Friday, July 22, 2011

Natural History of Mackinac Island

The above picture was taken on Lake Shore Boulevard (M-185). The road is eight miles in circumference around Mackinaw Island, and is the only state road where cars are banned! The picturesque route took us past Arch Rock. John and I just could not pass up climbing the 700 foot elevation to see it!
I learned a new word while touring this island, and it is"brecciated". The rock formations on the island are brecciated, or composed of sharp-angled limestone fragments cemented in a fine matrix. The interpretive sign near the Arch Rock explained that at one time a solid mass arose 100 feet above the lake. Over many years the lake water dissolved the softer rock in the middle of the mass and the center of the formation crumbled, leaving a brecciated limestone arch. After lunch we traveled off the main road and took a path which went inland to Skull Cave,  thought to be the oldest geological formation on the island.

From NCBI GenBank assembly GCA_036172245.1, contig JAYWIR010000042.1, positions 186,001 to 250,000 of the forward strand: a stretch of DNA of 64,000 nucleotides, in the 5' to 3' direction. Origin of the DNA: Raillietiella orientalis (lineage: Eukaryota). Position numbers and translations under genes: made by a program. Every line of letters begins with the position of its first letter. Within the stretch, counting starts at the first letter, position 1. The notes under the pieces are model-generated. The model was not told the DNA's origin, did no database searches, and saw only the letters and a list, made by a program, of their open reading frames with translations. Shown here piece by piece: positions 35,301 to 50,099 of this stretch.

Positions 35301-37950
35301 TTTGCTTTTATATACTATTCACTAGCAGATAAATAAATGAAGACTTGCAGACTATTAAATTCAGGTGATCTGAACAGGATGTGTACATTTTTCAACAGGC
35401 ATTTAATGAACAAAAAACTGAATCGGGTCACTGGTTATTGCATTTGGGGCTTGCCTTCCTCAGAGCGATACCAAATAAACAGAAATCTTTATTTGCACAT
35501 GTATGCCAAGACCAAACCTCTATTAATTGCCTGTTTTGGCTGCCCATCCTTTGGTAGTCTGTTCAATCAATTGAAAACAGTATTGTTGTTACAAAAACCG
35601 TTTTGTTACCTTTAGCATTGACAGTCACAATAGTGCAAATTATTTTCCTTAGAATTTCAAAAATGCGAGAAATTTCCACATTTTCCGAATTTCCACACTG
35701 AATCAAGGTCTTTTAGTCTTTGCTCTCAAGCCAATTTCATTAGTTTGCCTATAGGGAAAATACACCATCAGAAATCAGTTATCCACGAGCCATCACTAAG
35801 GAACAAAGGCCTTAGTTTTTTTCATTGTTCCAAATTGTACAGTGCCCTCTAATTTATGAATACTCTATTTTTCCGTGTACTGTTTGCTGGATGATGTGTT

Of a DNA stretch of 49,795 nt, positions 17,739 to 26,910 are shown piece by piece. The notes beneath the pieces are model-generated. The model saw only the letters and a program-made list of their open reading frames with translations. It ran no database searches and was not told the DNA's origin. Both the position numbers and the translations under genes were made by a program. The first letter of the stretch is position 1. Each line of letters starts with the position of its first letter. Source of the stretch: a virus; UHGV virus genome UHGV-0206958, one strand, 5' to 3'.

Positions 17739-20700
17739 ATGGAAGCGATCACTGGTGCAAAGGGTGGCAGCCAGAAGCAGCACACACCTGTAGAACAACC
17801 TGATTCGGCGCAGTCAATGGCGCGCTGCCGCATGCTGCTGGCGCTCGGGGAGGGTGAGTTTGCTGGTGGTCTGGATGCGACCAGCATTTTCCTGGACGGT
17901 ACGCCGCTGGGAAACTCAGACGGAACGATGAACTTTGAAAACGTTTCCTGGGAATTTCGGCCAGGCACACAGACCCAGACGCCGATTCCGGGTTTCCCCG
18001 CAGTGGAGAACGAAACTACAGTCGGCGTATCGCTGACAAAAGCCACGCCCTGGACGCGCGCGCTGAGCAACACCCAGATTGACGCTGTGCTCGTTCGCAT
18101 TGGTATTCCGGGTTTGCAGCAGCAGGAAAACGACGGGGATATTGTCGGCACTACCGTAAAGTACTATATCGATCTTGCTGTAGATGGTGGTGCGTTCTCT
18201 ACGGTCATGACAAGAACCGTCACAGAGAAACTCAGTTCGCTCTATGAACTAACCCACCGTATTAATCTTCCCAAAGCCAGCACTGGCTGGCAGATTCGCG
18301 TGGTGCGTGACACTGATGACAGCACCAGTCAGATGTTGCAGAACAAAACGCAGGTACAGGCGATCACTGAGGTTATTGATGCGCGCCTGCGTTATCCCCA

Story has it that a fur trader in 1763 hid from Native Indians in this cave and found many human bones on the floor of the cave. It was a sacred Native American burial ground. Traveling back on the main road again we found Devil's Kitchen, another gouged-out breccia formation that eroded at a time when the lake levels where higher. That formation is pictured below. We also took a side trip to see another formation called Sugar Loaf.

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